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ZIRC
ZFIN ID: ZDB-PUB-080610-9
Ribosomal protein S19 deficiency in zebrafish leads to developmental abnormalities and defective erythropoiesis through activation of p53 protein family
Danilova, N., Sakamoto, K.M., and Lin, S.
Date: 2008
Source: Blood 112(13): 5228-5237 (Journal)
Registered Authors: Danilova, Nadia, Lin, Shuo
Keywords: none
MeSH Terms:
  • Abnormalities, Multiple/genetics*
  • Anemia, Diamond-Blackfan
  • Animals
  • Erythropoiesis/genetics*
  • Phosphoproteins/physiology*
  • Ribosomal Proteins/deficiency*
  • Trans-Activators/physiology*
  • Tumor Suppressor Protein p53/metabolism*
  • Zebrafish
  • Zebrafish Proteins/physiology*
PubMed: 18515656 Full text @ Blood
FIGURES
ABSTRACT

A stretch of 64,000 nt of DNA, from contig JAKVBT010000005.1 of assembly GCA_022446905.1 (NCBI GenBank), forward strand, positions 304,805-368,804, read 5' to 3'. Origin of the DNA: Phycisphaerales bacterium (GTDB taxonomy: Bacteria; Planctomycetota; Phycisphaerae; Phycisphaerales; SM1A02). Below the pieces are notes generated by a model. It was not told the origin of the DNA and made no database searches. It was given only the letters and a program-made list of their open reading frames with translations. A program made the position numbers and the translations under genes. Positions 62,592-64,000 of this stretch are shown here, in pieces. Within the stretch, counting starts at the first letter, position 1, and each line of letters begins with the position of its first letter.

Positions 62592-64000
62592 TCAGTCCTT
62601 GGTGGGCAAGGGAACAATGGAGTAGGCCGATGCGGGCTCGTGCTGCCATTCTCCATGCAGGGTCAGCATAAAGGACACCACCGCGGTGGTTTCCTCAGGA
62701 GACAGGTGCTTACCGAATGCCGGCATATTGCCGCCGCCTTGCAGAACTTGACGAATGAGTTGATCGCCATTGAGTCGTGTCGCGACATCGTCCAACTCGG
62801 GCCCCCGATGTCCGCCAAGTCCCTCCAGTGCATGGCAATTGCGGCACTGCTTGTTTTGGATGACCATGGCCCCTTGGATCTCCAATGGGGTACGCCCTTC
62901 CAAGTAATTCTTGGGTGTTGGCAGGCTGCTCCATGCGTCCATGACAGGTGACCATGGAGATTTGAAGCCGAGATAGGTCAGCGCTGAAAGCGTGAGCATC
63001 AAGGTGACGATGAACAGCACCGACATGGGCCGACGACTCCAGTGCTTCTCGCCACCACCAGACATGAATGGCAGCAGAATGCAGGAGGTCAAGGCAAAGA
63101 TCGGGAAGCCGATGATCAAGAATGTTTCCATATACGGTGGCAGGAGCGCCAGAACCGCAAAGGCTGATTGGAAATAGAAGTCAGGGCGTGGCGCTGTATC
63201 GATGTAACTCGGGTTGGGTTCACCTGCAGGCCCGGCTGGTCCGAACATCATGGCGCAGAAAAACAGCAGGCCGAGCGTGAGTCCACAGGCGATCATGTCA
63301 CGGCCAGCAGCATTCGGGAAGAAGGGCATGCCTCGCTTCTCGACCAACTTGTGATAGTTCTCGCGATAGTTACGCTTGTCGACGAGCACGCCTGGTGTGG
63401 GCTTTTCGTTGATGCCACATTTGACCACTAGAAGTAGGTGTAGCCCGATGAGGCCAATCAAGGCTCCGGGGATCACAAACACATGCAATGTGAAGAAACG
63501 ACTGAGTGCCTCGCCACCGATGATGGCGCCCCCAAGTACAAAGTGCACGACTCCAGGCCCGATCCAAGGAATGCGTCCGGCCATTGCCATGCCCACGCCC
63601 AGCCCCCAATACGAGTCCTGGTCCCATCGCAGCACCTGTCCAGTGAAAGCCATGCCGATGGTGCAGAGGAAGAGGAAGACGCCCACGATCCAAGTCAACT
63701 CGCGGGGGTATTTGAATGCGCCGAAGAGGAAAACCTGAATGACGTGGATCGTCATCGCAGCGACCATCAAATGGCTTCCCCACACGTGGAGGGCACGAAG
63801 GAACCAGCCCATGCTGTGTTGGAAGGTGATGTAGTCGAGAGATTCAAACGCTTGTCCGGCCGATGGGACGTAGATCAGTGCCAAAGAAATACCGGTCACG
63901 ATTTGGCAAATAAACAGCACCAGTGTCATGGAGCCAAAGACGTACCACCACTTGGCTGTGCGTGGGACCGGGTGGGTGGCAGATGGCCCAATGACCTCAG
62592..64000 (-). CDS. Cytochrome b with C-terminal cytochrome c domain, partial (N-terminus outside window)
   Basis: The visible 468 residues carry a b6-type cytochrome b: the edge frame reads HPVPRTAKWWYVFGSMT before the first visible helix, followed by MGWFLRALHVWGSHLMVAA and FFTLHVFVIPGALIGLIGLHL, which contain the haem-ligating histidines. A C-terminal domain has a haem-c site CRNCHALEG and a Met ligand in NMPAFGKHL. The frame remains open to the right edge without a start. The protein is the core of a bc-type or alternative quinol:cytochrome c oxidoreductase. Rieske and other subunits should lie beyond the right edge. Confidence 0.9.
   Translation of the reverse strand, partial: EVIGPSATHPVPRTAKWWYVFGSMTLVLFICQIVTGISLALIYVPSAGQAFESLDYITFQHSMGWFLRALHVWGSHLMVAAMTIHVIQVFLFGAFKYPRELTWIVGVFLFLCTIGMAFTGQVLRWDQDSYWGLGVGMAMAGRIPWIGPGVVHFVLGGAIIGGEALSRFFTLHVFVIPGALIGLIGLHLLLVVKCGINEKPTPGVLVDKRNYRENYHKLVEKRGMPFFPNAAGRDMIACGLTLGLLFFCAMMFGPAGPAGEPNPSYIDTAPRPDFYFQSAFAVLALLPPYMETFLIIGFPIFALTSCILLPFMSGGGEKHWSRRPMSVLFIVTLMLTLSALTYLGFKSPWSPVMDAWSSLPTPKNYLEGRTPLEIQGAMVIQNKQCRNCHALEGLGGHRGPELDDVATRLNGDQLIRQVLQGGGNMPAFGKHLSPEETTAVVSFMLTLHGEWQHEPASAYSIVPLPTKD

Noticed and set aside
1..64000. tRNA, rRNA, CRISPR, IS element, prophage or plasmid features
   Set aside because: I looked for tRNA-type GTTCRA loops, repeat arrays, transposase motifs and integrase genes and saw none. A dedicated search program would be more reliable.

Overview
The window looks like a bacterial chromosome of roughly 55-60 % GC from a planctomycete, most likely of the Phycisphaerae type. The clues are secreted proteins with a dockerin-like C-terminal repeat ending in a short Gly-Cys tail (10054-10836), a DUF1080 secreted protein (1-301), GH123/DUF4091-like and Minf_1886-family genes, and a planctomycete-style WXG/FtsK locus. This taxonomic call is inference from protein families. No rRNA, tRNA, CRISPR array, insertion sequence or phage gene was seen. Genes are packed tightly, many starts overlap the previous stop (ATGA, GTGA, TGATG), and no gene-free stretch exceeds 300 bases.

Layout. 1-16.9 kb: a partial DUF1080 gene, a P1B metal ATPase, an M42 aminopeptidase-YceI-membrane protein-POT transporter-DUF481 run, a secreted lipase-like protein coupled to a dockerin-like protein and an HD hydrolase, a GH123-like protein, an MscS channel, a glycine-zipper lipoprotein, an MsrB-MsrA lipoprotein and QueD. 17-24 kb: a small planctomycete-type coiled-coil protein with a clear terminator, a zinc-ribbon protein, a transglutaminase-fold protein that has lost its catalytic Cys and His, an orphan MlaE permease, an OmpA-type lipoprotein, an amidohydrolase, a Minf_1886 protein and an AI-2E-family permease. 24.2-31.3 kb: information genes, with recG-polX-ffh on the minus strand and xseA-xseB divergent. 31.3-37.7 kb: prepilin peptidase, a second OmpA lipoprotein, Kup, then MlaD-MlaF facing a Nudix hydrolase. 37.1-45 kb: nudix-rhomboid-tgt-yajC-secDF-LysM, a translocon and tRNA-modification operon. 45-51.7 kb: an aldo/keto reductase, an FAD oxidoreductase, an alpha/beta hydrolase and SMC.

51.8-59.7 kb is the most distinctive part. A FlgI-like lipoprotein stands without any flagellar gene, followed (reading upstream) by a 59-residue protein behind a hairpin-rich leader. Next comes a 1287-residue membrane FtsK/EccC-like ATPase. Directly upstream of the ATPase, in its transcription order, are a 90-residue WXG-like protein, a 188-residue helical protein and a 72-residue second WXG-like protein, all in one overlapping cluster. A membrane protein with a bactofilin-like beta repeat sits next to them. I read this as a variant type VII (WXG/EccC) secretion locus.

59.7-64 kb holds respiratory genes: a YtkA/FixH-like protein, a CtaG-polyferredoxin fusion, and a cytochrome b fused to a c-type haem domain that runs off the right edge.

Mutations in several ribosomal proteins (RPs) lead to Diamond-Blackfan Anemia (DBA), a syndrome characterized by defective erythropoiesis, congenital anomalies, and increased frequency of cancer. RPS19 is the most frequently mutated RP in DBA. RPS19 deficiency impairs ribosomal biogenesis, but how this leads to DBA or cancer remains unknown. We have found that RPS19 deficiency in zebrafish results in hematopoietic and developmental abnormalities resembling DBA. Our data suggest that the RPS19-deficient phenotype is mediated by dysregulation of DeltaNp63 and p53. During gastrulation, DeltaNp63 is required for specification of non-neural ectoderm and its upregulation suppresses neural differentiation thus contributing to brain/craniofacial defects. In RPS19-deficient embryos, DeltaNp63 is induced in erythroid progenitors and may contribute to blood defects. We have shown that suppression of p53 and DeltaNp63 alleviates the RPS19-deficient phenotypes. Mutations in other ribosomal proteins such as S8, S11, and S18 also lead to upregulation of p53 pathway suggesting it is a common response to ribosomal protein deficiency. Our finding provides new insights into pathogenesis of DBA. Ribosomal stress syndromes represent a broader spectrum of human congenital diseases caused by genotoxic stress; therefore imbalance of p53 family members may become a new target for therapeutics.
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